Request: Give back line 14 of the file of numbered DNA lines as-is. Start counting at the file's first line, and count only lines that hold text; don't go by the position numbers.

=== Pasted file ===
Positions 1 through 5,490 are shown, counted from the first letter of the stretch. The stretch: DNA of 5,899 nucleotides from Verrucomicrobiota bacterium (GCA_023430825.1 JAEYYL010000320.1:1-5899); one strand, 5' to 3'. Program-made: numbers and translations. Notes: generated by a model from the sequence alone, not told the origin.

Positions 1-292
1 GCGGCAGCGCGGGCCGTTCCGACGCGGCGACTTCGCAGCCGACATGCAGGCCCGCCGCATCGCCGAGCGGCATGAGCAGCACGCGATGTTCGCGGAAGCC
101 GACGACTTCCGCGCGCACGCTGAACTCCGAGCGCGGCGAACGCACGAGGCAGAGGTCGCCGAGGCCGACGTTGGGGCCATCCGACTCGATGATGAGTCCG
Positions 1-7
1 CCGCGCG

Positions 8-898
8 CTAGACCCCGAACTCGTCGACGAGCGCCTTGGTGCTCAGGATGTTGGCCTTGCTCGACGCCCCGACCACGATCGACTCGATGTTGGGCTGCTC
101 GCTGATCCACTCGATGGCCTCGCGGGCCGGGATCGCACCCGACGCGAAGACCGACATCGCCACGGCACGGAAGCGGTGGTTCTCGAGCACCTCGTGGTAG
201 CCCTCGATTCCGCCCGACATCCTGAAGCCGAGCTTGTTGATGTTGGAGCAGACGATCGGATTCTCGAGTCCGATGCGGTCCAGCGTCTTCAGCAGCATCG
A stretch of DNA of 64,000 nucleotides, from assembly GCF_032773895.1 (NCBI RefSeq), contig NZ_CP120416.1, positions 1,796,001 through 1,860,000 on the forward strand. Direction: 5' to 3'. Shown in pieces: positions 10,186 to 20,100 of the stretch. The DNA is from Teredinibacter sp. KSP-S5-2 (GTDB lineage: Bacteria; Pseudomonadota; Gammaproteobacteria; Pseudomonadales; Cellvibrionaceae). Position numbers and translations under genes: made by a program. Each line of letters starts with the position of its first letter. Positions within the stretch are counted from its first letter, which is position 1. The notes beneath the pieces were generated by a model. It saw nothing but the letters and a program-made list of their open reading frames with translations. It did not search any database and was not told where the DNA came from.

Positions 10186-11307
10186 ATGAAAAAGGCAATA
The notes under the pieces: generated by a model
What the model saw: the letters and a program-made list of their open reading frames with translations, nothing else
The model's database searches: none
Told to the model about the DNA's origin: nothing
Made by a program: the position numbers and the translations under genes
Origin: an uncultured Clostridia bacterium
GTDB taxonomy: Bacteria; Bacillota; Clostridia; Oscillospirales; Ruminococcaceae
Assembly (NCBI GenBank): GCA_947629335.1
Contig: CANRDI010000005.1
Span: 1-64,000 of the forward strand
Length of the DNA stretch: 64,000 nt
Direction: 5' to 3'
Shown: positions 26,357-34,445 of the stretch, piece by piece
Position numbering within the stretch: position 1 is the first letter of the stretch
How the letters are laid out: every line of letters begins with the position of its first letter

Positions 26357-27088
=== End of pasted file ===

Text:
The notes under the pieces: generated by a model